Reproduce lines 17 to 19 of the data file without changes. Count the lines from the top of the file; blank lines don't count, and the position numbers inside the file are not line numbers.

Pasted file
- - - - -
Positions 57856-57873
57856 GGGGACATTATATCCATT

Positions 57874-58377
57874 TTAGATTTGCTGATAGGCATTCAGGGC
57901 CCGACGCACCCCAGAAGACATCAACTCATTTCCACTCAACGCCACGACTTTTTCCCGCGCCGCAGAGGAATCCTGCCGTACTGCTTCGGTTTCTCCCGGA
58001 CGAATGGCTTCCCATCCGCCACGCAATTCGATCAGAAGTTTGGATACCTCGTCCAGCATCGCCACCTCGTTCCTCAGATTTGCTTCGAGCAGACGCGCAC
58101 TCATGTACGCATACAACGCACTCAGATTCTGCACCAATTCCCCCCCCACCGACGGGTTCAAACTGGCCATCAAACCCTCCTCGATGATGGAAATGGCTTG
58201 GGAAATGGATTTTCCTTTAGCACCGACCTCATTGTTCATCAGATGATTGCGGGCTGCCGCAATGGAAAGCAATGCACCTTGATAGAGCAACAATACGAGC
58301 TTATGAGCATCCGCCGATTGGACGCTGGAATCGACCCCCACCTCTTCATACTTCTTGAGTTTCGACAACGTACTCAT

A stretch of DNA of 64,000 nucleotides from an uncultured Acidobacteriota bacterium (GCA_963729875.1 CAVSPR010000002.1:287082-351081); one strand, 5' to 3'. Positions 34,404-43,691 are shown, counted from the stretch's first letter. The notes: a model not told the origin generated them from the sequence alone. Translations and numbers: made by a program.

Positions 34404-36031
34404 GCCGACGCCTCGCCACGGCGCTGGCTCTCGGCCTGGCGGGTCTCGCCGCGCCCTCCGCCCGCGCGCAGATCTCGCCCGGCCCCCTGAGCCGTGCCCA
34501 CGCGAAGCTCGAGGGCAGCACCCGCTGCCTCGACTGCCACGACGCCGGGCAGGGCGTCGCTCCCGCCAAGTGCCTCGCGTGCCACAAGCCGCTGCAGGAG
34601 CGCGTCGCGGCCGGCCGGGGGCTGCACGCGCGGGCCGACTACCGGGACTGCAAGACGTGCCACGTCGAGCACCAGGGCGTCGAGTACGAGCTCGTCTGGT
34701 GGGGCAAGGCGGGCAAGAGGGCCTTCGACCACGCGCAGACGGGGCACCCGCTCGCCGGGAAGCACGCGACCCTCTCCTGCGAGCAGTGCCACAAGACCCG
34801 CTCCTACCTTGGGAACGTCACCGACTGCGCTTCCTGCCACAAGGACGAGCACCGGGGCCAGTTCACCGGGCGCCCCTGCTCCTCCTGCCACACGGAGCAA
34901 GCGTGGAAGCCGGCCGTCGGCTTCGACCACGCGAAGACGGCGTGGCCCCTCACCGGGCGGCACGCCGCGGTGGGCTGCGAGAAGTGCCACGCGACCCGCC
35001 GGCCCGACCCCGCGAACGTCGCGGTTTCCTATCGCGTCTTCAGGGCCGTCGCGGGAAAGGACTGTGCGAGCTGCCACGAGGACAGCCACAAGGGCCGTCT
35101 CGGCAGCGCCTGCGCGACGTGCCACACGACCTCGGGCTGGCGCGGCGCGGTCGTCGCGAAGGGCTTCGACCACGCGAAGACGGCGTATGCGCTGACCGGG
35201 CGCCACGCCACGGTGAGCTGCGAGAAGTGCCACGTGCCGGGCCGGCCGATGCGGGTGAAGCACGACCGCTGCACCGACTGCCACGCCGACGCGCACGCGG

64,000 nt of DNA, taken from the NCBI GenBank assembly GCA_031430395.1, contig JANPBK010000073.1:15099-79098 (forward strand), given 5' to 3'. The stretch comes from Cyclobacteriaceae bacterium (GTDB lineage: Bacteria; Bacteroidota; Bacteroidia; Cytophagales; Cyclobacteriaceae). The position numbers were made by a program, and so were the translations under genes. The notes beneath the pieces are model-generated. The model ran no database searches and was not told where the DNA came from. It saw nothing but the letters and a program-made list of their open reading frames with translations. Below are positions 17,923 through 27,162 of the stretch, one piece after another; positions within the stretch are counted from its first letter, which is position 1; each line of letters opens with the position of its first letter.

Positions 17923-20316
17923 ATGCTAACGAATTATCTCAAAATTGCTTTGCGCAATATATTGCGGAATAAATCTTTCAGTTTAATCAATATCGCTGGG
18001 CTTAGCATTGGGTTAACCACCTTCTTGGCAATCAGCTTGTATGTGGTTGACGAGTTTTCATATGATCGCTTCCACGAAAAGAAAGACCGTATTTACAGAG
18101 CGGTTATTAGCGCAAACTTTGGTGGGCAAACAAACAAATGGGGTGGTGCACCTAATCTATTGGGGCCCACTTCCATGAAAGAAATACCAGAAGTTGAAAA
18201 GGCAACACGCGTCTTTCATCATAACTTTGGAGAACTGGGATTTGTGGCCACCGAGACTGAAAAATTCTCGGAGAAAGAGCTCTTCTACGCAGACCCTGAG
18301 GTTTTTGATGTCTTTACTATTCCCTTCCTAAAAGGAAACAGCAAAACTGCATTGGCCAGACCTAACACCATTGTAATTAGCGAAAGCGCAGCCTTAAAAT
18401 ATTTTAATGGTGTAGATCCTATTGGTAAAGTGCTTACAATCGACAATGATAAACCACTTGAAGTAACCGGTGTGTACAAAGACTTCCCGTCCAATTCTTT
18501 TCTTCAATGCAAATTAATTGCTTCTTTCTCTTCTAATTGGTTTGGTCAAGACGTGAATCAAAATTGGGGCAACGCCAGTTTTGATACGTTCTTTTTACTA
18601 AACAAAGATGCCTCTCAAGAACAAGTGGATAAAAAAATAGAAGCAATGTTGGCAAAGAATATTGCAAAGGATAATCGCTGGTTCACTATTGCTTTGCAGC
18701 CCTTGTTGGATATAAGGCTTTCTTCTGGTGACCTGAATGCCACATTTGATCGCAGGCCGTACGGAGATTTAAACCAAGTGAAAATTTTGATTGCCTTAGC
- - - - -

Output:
34901 GCGTGGAAGCCGGCCGTCGGCTTCGACCACGCGAAGACGGCGTGGCCCCTCACCGGGCGGCACGCCGCGGTGGGCTGCGAGAAGTGCCACGCGACCCGCC
35001 GGCCCGACCCCGCGAACGTCGCGGTTTCCTATCGCGTCTTCAGGGCCGTCGCGGGAAAGGACTGTGCGAGCTGCCACGAGGACAGCCACAAGGGCCGTCT
35101 CGGCAGCGCCTGCGCGACGTGCCACACGACCTCGGGCTGGCGCGGCGCGGTCGTCGCGAAGGGCTTCGACCACGCGAAGACGGCGTATGCGCTGACCGGG